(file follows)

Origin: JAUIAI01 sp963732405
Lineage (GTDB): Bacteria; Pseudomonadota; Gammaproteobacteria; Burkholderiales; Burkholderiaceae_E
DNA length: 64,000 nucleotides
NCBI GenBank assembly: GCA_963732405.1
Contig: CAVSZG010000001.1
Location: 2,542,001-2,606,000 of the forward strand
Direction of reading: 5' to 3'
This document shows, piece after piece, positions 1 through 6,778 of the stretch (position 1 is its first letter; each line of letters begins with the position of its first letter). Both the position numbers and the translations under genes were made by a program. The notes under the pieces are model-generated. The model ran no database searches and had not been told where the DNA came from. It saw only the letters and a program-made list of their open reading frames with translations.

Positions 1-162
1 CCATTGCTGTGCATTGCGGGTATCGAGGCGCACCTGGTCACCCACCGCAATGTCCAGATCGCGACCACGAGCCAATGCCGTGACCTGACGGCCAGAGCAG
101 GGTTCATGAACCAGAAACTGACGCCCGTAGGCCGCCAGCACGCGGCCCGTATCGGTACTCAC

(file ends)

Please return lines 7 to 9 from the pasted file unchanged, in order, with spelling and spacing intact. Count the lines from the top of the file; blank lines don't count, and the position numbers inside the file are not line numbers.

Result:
Direction of reading: 5' to 3'
This document shows, piece after piece, positions 1 through 6,778 of the stretch (position 1 is its first letter; each line of letters begins with the position of its first letter). Both the position numbers and the translations under genes were made by a program. The notes under the pieces are model-generated. The model ran no database searches and had not been told where the DNA came from. It saw only the letters and a program-made list of their open reading frames with translations.

Positions 1-162